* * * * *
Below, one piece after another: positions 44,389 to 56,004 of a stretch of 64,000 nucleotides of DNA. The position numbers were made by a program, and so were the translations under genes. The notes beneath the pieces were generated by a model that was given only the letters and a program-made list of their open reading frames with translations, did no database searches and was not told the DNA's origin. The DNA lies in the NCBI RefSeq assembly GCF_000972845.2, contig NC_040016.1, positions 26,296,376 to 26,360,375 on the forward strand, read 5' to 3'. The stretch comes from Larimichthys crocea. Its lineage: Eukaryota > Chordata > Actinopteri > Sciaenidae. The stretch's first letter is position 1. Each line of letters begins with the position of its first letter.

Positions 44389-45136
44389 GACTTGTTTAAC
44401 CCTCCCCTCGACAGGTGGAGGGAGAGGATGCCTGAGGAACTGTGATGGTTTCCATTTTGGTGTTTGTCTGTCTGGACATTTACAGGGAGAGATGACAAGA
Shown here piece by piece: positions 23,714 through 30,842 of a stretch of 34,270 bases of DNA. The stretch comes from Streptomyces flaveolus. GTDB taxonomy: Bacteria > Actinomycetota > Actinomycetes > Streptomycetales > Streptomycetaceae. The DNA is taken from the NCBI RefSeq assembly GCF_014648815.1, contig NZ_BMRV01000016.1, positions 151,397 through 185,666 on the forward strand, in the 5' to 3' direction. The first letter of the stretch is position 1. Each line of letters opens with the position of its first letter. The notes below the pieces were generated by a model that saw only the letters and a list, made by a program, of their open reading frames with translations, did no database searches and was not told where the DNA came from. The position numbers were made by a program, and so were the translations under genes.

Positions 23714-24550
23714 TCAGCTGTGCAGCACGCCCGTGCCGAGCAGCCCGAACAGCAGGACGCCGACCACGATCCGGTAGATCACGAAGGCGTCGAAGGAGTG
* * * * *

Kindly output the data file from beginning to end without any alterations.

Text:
Below, one piece after another: positions 44,389 to 56,004 of a stretch of 64,000 nucleotides of DNA. The position numbers were made by a program, and so were the translations under genes. The notes beneath the pieces were generated by a model that was given only the letters and a program-made list of their open reading frames with translations, did no database searches and was not told the DNA's origin. The DNA lies in the NCBI RefSeq assembly GCF_000972845.2, contig NC_040016.1, positions 26,296,376 to 26,360,375 on the forward strand, read 5' to 3'. The stretch comes from Larimichthys crocea. Its lineage: Eukaryota > Chordata > Actinopteri > Sciaenidae. The stretch's first letter is position 1. Each line of letters begins with the position of its first letter.

Positions 44389-45136
44389 GACTTGTTTAAC
44401 CCTCCCCTCGACAGGTGGAGGGAGAGGATGCCTGAGGAACTGTGATGGTTTCCATTTTGGTGTTTGTCTGTCTGGACATTTACAGGGAGAGATGACAAGA
Shown here piece by piece: positions 23,714 through 30,842 of a stretch of 34,270 bases of DNA. The stretch comes from Streptomyces flaveolus. GTDB taxonomy: Bacteria > Actinomycetota > Actinomycetes > Streptomycetales > Streptomycetaceae. The DNA is taken from the NCBI RefSeq assembly GCF_014648815.1, contig NZ_BMRV01000016.1, positions 151,397 through 185,666 on the forward strand, in the 5' to 3' direction. The first letter of the stretch is position 1. Each line of letters opens with the position of its first letter. The notes below the pieces were generated by a model that saw only the letters and a list, made by a program, of their open reading frames with translations, did no database searches and was not told where the DNA came from. The position numbers were made by a program, and so were the translations under genes.

Positions 23714-24550
23714 TCAGCTGTGCAGCACGCCCGTGCCGAGCAGCCCGAACAGCAGGACGCCGACCACGATCCGGTAGATCACGAAGGCGTCGAAGGAGTG